Russia will send 18-year-old Maksim Kovtun, the teenager who beat Yevgeny Plushenko at the Russian Championships in December but was skipped over for the veteran for the country’s lone men’s spot in Sochi. Plushenko helped Russia to gold in the team event before pulling out of the individual event, facing ridicule domestically.

“I think people are a lot more relaxed having gone through the Olympics and I think it makes for a really good competition,” said Abbott, who had two disastrous short programs (in the team and individual events) in Sochi before skating mistake-free in the long program. “In 2010, there were some amazing performances and I think this year is going to be no different. It’s still a world-class competition and you’re going to get world-class performances.”

Aaron said it was too early to tell, but that he’d like for Saitama to be the first step in the long road to the 2018 Winter Olympics in Pyeongchang.

“I can’t look that far ahead,” said the 2014 U.S. bronze medalist. “I have to take it season by season, day by day. I’m focused on what I need to do and the task at hand.”

While Abbott didn’t put a placement expectation on his Worlds effort, Aaron was more forthcoming.

“I’m shooting for a medal to be honest,” he said. “I want those clean performances and I’m hopefully coming away with that third spot for the U.S.”

Icenetwork.com will provide live coverage for subscribers. The men’s short program is set for Wednesday morning (2:45 a.m. EST) and the free skate will take place Friday (4 a.m. EST). NBC will air a World Championships recap show April 13 from 3-6 p.m. ET.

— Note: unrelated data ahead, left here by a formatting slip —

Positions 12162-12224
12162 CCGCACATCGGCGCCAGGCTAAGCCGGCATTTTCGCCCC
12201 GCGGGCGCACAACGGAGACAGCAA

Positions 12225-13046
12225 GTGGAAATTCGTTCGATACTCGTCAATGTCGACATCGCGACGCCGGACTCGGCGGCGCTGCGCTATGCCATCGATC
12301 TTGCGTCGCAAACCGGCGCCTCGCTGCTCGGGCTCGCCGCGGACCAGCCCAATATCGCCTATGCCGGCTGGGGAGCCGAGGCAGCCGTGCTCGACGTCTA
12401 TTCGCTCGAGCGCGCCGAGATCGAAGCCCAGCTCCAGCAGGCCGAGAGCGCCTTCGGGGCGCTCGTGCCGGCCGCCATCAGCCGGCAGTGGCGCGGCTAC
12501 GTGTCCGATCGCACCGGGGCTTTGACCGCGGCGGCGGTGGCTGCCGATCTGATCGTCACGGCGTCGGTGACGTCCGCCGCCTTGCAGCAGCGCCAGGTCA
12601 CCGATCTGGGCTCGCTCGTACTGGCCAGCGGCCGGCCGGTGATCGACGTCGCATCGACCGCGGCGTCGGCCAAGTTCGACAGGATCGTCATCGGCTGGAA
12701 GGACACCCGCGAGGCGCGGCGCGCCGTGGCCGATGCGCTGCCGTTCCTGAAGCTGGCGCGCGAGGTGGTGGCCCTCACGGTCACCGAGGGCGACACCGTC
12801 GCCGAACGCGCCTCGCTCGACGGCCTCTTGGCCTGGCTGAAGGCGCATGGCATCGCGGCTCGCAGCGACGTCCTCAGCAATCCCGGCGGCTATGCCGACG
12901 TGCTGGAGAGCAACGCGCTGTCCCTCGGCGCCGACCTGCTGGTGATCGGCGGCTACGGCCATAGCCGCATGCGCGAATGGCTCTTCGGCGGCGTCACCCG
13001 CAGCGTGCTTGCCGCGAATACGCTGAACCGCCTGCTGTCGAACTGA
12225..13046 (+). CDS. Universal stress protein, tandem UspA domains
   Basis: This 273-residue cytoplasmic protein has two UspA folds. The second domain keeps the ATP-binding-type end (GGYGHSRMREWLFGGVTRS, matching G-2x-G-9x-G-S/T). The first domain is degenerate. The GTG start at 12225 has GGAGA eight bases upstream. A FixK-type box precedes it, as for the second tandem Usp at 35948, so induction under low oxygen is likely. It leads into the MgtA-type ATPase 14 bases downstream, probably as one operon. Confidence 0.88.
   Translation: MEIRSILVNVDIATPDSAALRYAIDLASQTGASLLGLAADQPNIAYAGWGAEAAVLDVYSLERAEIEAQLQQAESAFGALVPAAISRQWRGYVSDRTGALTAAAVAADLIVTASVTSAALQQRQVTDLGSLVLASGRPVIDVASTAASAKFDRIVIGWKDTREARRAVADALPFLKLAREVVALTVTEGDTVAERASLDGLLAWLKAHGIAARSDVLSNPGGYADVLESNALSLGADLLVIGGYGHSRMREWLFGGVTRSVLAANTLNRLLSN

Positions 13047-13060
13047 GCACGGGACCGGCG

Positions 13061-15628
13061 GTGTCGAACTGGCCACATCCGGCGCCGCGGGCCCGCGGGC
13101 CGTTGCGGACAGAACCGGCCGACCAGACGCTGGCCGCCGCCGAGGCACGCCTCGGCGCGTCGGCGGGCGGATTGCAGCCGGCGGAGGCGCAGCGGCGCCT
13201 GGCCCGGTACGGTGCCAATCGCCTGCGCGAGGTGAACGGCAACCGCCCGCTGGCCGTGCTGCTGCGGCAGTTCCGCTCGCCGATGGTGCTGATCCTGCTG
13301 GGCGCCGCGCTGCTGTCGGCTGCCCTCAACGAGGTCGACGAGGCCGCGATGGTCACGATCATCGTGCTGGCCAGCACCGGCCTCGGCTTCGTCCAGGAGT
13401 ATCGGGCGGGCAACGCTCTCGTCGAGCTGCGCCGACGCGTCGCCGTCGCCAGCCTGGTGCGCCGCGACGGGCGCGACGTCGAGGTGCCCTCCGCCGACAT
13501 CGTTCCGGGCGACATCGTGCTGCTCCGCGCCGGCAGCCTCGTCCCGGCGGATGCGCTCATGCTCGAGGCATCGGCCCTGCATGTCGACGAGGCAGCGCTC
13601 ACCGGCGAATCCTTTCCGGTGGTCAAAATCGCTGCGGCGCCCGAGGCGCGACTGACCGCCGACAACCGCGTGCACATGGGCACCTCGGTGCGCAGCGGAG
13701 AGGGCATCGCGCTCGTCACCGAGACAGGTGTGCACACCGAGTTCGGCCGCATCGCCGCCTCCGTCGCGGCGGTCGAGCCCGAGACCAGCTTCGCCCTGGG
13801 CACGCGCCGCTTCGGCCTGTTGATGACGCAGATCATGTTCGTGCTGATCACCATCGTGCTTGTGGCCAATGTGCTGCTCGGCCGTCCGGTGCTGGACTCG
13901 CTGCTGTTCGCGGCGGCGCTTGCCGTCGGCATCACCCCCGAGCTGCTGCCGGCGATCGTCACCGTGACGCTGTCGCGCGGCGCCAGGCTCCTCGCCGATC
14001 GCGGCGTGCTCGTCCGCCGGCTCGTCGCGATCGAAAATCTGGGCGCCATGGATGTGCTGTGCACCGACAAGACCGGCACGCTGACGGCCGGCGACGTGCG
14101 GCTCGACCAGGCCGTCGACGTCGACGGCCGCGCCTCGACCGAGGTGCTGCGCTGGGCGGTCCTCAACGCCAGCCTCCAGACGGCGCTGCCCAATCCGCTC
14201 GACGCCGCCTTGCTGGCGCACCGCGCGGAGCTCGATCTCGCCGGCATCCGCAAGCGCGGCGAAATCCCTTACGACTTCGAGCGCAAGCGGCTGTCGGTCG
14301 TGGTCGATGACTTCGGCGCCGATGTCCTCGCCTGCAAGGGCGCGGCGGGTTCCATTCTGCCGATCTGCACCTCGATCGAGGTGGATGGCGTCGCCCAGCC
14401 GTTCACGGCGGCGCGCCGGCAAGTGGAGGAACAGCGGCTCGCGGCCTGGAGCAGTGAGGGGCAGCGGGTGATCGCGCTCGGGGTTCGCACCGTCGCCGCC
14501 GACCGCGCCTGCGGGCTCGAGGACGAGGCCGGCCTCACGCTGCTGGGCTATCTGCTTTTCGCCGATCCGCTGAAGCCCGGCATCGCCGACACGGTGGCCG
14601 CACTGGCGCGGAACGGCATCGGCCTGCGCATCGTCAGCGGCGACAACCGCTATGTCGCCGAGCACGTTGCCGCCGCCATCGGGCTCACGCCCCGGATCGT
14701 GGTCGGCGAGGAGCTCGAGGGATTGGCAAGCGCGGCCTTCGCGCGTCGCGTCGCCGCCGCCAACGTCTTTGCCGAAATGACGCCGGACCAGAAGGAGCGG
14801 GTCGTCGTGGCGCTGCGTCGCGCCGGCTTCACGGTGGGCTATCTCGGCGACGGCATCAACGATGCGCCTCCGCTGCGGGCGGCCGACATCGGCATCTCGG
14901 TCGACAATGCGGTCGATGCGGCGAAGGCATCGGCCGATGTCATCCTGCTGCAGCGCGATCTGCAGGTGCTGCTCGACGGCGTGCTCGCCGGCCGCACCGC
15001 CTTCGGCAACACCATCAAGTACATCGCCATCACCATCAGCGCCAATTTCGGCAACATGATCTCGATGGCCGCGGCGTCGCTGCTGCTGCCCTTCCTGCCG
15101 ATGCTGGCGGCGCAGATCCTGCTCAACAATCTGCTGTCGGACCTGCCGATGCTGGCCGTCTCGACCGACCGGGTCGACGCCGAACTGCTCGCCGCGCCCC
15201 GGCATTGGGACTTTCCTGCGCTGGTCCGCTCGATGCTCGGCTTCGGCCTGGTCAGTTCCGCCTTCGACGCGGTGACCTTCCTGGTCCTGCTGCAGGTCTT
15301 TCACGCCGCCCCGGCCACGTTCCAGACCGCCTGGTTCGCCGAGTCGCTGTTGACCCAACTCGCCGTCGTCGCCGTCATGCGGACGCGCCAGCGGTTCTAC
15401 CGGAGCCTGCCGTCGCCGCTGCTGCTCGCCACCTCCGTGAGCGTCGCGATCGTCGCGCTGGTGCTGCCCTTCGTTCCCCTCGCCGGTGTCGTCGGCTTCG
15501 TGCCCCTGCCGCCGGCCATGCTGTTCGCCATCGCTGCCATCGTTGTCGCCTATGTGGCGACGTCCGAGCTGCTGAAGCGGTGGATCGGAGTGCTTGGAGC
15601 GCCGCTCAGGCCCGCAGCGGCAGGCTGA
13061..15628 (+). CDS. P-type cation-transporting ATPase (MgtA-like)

2018 U.S. Figure Skating Championships to be in San Jose

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The 2018 U.S. Figure Skating Championships, the final competition to determine the Pyeongchang Olympic team, will be in San Jose, California, at the SAP Center, concluding Jan. 7.

It appears to be the earliest the U.S. Figure Skating Championships will end in an Olympic year in at least 50 years.

The competition will be broadcast live on NBC and streamed live on Icenetwork.com.

San Jose previously hosted the U.S. Championships in 1996 and 2012, but it has never hosted in an Olympic year.

Sochi Olympian Polina Edmunds is from San Jose and figures to receive a boost of crowd support. Edmunds, 18, begins classes at nearby Santa Clara University next month.

The January 2017 U.S. Championships will be in Kansas City. The international figure skating season starts next month, with Skate America kicking off the Grand Prix season in October.

Recent Nationals host cities in Olympic years were Boston in 2014 and Spokane, Washington, in 2010.

MORE: Ashley Wagner, Gracie Gold headline Skate America

Fiji Olympic rugby coach given 3 acres of land, special name

RIO DE JANEIRO, BRAZIL - AUGUST 11:  Gold medalists Ro Dakuwaqa of Fiji and Fiji head coach Ben Ryan celebrate after the medal ceremony for the Men's Rugby Sevens on Day 6 of the Rio 2016 Olympics at Deodoro Stadium on August 11, 2016 in Rio de Janeiro, Brazil.  (Photo by David Rogers/Getty Images)
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Olympic coaches don’t receive gold medals. Fiji Olympic men’s rugby coach Ben Ryan may have gotten something better anyway.

Ryan’s reward for guiding Fiji to its first Olympic medal in any sport — gold in rugby sevens’ Olympic debut — included three acres of land in Fiji and a new name, Ratu Peni Raiyani Latianara, according to Fijian reports.

Ryan, a London native, is stepping down as coach of the Fijian team. The 44-year-old coached the team for three years after leading the England national sevens team for six years.

MORE: Fiji wins nation’s first Olympic medal